- 11 Dec 2012 8:02 AM
The Belgian owner of the Dunamenti Power Plant initiated the launching of the international arbitration procedure on grounds of the breach of the Energy Charter Treaty (ECT). The review concerned state measures relating to so-called long-term power purchase agreements of MVM Hungarian Electricity Ltd. (MVM) and Hungarian power plants between 2006 and 2008.
Electrabel contested, inter alia, Hungary's renewed introduction of the administrative pricing of power plant electricity in 2006. The company also contested the Hungarian party’s cancellation of the long-term power purchase agreements by law at the end of 2008, after the European Commission had determined by a binding decision that these constituted prohibited state aid provided to the power plants.
Electrabel filed a claim for compensation amounting to one hundred billion forints for the alleged infringements. According to the ruling of the international court of arbitration in Washington, Hungary did not breach the provisions of the ECT. A decision is expected after 2015 as to whether compensation for so-called stranded costs, due to power plants in connection with the cancellation of the above agreements, might be in breach of the provisions of the ECT.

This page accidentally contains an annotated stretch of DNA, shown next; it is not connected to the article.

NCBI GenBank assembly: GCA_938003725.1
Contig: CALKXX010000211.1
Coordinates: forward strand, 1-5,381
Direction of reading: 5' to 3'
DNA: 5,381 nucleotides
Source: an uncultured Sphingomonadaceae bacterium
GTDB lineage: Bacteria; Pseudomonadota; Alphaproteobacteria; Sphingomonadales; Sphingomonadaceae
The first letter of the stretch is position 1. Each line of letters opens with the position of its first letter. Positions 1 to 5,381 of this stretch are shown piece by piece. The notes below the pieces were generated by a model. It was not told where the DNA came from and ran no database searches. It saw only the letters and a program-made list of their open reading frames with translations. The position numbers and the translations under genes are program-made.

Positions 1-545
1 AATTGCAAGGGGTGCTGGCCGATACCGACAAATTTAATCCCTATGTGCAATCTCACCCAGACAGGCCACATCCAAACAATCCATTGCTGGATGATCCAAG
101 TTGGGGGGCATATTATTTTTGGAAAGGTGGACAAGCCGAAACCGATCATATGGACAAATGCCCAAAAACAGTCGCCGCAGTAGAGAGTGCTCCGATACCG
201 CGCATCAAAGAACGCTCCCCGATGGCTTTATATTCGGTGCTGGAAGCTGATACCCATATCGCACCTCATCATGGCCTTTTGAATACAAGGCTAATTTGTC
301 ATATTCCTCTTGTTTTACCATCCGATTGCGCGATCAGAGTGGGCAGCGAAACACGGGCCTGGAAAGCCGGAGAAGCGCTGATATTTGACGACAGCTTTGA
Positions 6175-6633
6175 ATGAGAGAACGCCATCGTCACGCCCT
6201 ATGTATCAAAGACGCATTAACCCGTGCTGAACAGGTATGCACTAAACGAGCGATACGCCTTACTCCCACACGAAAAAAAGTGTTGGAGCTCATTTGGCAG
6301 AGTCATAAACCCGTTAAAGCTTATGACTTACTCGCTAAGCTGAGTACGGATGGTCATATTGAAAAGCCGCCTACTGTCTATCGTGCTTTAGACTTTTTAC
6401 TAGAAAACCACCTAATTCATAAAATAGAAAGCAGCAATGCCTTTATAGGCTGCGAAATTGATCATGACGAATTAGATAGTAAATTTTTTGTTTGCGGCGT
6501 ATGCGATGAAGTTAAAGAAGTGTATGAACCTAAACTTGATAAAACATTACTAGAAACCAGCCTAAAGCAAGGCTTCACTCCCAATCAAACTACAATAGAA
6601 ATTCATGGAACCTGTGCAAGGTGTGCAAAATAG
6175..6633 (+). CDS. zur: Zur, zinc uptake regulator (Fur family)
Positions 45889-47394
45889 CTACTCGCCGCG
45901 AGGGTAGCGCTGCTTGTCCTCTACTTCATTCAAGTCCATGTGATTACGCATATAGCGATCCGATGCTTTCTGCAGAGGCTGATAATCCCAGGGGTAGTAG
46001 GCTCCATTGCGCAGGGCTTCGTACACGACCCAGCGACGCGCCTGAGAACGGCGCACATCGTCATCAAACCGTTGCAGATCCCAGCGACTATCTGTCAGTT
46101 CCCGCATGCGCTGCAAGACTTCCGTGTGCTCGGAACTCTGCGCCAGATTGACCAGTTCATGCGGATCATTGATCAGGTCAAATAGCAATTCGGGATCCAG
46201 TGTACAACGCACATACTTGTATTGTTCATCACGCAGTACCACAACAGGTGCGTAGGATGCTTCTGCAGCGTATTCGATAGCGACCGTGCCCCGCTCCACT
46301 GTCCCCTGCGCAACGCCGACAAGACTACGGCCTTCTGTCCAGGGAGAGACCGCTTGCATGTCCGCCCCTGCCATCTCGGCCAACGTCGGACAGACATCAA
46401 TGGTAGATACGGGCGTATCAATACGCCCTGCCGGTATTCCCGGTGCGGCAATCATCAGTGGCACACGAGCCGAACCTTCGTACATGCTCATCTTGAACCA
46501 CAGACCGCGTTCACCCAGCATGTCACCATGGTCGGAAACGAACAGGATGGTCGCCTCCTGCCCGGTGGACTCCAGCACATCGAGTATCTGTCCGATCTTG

In a similar procedure launched by the English owner of AES Tisza Power Plant, the ICSID court of arbitration also ruled in favour of Hungary in June 2012.
The ICSID is a special international court of arbitration operating under the World Bank, established to settle disputes between states and investors. It was established under the Washington Convention in 1965 specifically for the purpose of arbitrating international investment protection cases. With the rise in the number of investment protection disputes launched directly by investors in the past two decades, the ICSID has become the most highly regarded investment dispute settlement forum. Its rulings are treated as equal in force to rulings passed by the highest courts in all the states that are parties to the convention.